San Francisco the City and County of San Francisco, is the cultural and financial center of Northern California. San Francisco is the 13th-most populous city in the United States, the fourth-most populous in California, with 884,363 residents as of 2017, it covers an area of about 46.89 square miles at the north end of the San Francisco Peninsula in the San Francisco Bay Area, making it the second-most densely populated large US city, the fifth-most densely populated U. S. county, behind only four of the five New York City boroughs. San Francisco is part of the fifth-most populous primary statistical area in the United States, the San Jose–San Francisco–Oakland, CA Combined Statistical Area; as of 2017, it was the seventh-highest income county in the United States, with a per capita personal income of $119,868. As of 2015, San Francisco proper had a GDP of $154.2 billion, a GDP per capita of $177,968. The San Francisco CSA was the country's third-largest urban economy as of 2017, with a GDP of $907 billion.
Of the 500+ primary statistical areas in the US, the San Francisco CSA had among the highest GDP per capita in 2017, at $93,938. San Francisco was ranked 14th in the world and third in the United States on the Global Financial Centres Index as of September 2018. San Francisco was founded on June 29, 1776, when colonists from Spain established Presidio of San Francisco at the Golden Gate and Mission San Francisco de Asís a few miles away, all named for St. Francis of Assisi; the California Gold Rush of 1849 brought rapid growth, making it the largest city on the West Coast at the time. San Francisco became a consolidated city-county in 1856. San Francisco's status as the West Coast's largest city peaked between 1870 and 1900, when around 25% of California's population resided in the city proper. After three-quarters of the city was destroyed by the 1906 earthquake and fire, San Francisco was rebuilt, hosting the Panama-Pacific International Exposition nine years later. In World War II, San Francisco was a major port of embarkation for service members shipping out to the Pacific Theater.
It became the birthplace of the United Nations in 1945. After the war, the confluence of returning servicemen, significant immigration, liberalizing attitudes, along with the rise of the "hippie" counterculture, the Sexual Revolution, the Peace Movement growing from opposition to United States involvement in the Vietnam War, other factors led to the Summer of Love and the gay rights movement, cementing San Francisco as a center of liberal activism in the United States. Politically, the city votes along liberal Democratic Party lines. A popular tourist destination, San Francisco is known for its cool summers, steep rolling hills, eclectic mix of architecture, landmarks, including the Golden Gate Bridge, cable cars, the former Alcatraz Federal Penitentiary, Fisherman's Wharf, its Chinatown district. San Francisco is the headquarters of five major banking institutions and various other companies such as Levi Strauss & Co. Gap Inc. Fitbit, Salesforce.com, Reddit, Inc. Dolby, Weebly, Pacific Gas and Electric Company, Pinterest, Uber, Mozilla, Wikimedia Foundation and Weather Underground.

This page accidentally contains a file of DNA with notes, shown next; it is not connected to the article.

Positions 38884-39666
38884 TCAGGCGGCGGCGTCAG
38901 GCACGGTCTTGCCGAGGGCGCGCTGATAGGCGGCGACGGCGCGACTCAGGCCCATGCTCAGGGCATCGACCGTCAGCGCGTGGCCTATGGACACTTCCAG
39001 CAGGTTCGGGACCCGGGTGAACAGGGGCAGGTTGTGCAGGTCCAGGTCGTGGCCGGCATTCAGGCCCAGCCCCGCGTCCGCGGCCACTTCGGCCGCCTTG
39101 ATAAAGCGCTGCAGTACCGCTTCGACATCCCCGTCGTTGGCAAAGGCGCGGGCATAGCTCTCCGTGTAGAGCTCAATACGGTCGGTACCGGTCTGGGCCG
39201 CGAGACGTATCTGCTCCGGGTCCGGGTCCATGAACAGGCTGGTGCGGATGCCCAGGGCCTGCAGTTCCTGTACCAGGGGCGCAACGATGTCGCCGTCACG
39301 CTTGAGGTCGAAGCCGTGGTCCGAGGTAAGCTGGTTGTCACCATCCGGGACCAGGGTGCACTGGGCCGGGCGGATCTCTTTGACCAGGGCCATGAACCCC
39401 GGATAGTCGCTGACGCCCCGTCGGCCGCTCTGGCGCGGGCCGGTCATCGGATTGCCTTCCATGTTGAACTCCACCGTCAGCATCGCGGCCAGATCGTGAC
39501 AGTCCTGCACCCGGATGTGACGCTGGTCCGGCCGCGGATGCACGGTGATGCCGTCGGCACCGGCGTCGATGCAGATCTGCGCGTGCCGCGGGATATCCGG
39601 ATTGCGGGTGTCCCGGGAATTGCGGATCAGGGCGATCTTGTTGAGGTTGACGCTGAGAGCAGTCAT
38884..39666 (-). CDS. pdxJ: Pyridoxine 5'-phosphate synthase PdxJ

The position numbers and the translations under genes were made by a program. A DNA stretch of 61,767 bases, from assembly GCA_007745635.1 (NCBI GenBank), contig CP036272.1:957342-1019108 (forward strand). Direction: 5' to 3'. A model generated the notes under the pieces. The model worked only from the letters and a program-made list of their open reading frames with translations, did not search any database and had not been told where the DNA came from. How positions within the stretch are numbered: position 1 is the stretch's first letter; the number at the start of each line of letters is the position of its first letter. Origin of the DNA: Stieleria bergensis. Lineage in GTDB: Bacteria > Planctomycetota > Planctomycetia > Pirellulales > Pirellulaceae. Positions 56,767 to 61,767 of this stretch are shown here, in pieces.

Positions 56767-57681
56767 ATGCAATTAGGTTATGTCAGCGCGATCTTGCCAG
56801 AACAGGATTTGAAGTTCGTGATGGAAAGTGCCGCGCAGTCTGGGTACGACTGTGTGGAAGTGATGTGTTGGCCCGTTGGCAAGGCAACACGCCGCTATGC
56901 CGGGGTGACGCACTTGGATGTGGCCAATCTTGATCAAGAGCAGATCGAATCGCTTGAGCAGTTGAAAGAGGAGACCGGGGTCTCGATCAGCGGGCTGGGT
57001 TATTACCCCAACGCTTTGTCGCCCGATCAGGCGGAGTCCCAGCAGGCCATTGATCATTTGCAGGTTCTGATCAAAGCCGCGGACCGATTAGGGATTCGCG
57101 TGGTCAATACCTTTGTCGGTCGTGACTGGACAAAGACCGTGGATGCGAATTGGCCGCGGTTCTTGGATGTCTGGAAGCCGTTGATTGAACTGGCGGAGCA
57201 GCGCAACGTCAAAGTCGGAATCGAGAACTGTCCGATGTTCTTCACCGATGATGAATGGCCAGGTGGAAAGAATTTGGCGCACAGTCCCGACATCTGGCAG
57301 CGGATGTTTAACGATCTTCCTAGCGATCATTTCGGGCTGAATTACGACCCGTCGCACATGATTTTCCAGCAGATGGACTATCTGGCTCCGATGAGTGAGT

It is home to a number of educational and cultural institutions, such as the University of San Francisco, University of California, San Francisco, San Francisco State University, the De Young Museum, the San Francisco Museum of Modern Art, the California Academy of Sciences. As of 2019, San Francisco is the highest rated American city on world liveability rankings; the earliest archaeological evidence of human habitation of the territory of the city of San Francisco dates to 3000 BC. The Yelamu group of the Ohlone people resided in a few small villages when an overland Spanish exploration party, led by Don Gaspar de Portolà, arrived on November 2, 1769, the first documented European visit to San Francisco Bay. Seven years on March 28, 1776, the Spanish established the Presidio of San Francisco, followed by a mission, Mission San Francisco de Asís, established by the Spanish explorer Juan Bautista de Anza. Upon independence from Spain in 1821, the area became part of Mexico. Under Mexican rule, the mission system ended, its lands became privatized.
In 1835, Englishman William Richardson erected the first independent homestead, near a boat anchorage around what is today Portsmouth Square. Together with Alcalde Francisco de Haro, he laid out a street plan for the expanded settlement, the town, named Yerba Buena, began to attract American settlers. Commodore John D. Sloat claimed California for the United States on July 7, 1846, during the Mexican–American War, Captain John B. Montgomery arrived to claim Yerba Buena two days later. Yerba Buena was renamed San Francisco on January 30 of the next year, Mexico ceded the territory to the United States at the end of the war. Despite its attractive location as a port and naval base, San Francisco was still a small settlement with inhospitable geography; the California Gold Rush brought a flood of treasure seekers. With their sourdough bread in tow, prospectors accumulated in San Francisco over rival Benicia, raising the population from 1,000 in 1848 to 25,000 by December 1849; the promise of great wealth was so strong that crews on arriving vessels deserted and rushed off to the gold fields, leaving behind a forest of masts in San Francisco harbor.